From my new book, The Atonement: A Biblical, Theological, and Historical Study of the Cross of Christ (Nashville: B&H Academic, 2019):
The atonement of Christ is inextricably linked with His resurrection (1 Cor 15:3–4). Crucifixion cannot be separated from and given priority over resurrection. Both the cross and the resurrection are the central themes of apostolic preaching. If Christ has not risen from the dead, we are still in our sins, according to 1 Corinthians 15. Both the cross and the resurrection are events necessary for the salvation of humanity (Mark 8:31). In the resurrection we have God’s great “Not Guilty!” overturning humanity’s verdict “Crucify Him!”
As H. D. McDonald states,
“It is in the resurrection that the saving actuality of the cross is realizable. The resurrection is the affirmation of the atonement. It is the divine guarantee that our sins, with their guilt and penalty, have been dealt with. . . . By means of the cross and empty tomb the salvation of God has become historical and eternal. Christ’s atonement is historically absolute in the cross and eternally actual in the resurrection. . . .Without the cross the resurrection might have been seen as a miracle but with no relation to men’s lives, and without the resurrection the cross must have been seen as a mistake with no relation to their sin. Without the resurrection the cross cannot be understood as atoning, and without the cross the resurrection cannot be experienced as redeeming” (H. D. McDonald, The Atonement of the Death of Christ, 38–40).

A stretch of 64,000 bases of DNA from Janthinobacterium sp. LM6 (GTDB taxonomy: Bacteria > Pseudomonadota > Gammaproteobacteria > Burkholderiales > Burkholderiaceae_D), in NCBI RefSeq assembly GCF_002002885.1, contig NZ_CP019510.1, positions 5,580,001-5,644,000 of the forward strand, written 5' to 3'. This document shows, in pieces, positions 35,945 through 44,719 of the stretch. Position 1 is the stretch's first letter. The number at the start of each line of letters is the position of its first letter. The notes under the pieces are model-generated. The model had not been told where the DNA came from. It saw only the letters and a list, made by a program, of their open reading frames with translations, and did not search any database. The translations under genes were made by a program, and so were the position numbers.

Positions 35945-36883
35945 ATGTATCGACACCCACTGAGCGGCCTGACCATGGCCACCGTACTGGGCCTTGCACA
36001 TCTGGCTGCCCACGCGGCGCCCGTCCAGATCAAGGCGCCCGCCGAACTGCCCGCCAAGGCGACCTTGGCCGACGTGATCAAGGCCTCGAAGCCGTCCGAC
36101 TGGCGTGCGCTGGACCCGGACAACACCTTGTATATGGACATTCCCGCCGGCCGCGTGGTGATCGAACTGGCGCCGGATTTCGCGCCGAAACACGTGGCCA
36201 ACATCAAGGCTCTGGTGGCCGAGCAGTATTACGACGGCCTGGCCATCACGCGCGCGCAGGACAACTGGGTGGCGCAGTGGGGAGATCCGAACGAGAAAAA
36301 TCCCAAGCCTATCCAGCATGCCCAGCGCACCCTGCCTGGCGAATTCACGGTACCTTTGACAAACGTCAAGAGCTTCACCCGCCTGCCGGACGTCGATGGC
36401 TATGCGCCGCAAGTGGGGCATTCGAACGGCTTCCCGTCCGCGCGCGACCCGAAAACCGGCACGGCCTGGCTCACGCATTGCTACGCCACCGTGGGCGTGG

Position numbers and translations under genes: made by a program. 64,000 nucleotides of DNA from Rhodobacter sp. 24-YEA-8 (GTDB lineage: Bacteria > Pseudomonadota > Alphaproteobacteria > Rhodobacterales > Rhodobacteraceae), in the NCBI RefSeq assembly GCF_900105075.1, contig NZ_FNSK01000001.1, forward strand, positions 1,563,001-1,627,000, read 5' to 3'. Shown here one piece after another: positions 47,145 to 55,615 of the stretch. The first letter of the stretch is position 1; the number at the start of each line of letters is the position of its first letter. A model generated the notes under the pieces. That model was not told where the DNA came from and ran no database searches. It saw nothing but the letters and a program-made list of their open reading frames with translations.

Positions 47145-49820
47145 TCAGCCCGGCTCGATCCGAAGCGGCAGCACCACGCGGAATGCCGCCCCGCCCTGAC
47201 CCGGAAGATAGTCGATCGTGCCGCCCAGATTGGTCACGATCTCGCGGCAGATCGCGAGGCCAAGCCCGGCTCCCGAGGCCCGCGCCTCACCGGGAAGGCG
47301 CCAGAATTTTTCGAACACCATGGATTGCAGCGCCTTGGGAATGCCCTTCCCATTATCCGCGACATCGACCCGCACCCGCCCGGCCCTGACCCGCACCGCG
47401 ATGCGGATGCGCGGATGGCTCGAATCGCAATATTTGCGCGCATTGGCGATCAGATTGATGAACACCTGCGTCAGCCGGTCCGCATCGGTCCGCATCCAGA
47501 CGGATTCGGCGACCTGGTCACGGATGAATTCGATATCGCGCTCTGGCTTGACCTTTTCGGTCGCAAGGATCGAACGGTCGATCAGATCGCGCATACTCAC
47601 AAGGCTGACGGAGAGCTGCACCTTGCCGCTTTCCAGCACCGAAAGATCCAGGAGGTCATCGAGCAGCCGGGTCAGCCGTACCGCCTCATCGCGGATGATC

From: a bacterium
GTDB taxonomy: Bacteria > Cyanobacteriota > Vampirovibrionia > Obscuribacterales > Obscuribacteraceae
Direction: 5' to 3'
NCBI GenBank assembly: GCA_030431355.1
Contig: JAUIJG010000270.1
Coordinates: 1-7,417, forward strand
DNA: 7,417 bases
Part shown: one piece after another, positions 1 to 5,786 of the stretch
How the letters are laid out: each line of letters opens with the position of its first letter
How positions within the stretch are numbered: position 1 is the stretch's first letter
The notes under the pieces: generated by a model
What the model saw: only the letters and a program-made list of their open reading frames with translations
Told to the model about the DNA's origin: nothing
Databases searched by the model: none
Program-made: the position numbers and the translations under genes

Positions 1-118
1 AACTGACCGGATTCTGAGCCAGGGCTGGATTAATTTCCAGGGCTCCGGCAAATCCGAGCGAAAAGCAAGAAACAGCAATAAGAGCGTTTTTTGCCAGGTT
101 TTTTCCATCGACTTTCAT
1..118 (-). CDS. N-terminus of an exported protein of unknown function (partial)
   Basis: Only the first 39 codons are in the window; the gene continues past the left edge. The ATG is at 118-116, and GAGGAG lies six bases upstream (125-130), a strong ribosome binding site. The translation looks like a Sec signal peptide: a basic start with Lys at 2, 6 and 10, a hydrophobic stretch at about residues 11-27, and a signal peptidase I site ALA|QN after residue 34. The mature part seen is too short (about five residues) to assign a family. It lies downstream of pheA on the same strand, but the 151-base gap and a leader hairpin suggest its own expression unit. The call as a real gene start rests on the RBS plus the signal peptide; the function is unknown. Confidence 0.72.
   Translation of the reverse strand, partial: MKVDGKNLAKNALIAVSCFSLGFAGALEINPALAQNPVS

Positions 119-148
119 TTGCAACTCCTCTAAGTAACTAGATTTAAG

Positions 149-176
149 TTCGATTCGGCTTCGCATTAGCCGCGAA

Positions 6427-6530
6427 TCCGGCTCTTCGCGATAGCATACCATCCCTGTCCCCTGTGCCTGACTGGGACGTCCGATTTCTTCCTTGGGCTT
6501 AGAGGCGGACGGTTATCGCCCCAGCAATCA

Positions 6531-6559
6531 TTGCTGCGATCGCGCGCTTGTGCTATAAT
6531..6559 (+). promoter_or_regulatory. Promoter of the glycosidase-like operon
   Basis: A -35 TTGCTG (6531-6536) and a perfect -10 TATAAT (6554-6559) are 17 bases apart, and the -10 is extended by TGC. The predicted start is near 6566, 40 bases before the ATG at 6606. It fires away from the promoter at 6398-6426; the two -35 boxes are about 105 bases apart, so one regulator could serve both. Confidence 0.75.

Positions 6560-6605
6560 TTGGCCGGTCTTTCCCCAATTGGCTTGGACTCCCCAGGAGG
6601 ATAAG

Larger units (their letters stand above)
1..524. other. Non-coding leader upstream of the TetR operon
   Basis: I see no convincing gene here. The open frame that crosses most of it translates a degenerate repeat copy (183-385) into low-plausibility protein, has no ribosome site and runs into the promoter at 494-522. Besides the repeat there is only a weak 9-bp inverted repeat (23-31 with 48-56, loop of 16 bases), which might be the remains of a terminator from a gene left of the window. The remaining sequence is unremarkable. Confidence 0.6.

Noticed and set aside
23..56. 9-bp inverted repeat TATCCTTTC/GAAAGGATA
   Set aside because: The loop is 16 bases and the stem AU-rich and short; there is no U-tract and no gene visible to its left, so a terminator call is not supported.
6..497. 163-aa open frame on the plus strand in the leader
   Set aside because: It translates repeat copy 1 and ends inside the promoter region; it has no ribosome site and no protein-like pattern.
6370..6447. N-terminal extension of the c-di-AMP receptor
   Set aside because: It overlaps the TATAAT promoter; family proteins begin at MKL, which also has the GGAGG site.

I love the way the great James Denney put it: “There can be no salvation from sin unless there is a living Saviour: this explains the emphasis laid by the apostle on the resurrection. But the Living One can only be a Saviour because he has died: this explains the emphasis laid on the Cross” (Denney, The Death of Christ, 123).